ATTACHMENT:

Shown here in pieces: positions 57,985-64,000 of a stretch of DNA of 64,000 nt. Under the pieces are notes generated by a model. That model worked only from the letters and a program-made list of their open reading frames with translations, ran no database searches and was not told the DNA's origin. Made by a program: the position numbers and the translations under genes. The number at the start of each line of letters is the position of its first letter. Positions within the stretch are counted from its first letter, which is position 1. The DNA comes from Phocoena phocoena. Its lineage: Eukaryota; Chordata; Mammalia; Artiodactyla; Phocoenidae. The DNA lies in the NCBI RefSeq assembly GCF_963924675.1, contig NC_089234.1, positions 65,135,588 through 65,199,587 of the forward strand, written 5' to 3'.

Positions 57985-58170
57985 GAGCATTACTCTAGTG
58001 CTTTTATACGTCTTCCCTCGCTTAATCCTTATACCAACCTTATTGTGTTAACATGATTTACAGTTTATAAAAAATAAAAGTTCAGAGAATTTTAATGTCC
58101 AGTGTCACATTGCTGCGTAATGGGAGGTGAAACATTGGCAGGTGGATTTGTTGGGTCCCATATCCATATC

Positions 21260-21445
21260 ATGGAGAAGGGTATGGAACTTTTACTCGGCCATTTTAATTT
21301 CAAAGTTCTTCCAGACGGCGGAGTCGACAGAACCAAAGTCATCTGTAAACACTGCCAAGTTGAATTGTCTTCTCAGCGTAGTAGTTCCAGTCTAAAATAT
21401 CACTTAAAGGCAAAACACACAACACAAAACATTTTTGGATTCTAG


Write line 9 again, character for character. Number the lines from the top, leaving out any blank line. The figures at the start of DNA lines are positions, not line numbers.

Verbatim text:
21401 CACTTAAAGGCAAAACACACAACACAAAACATTTTTGGATTCTAG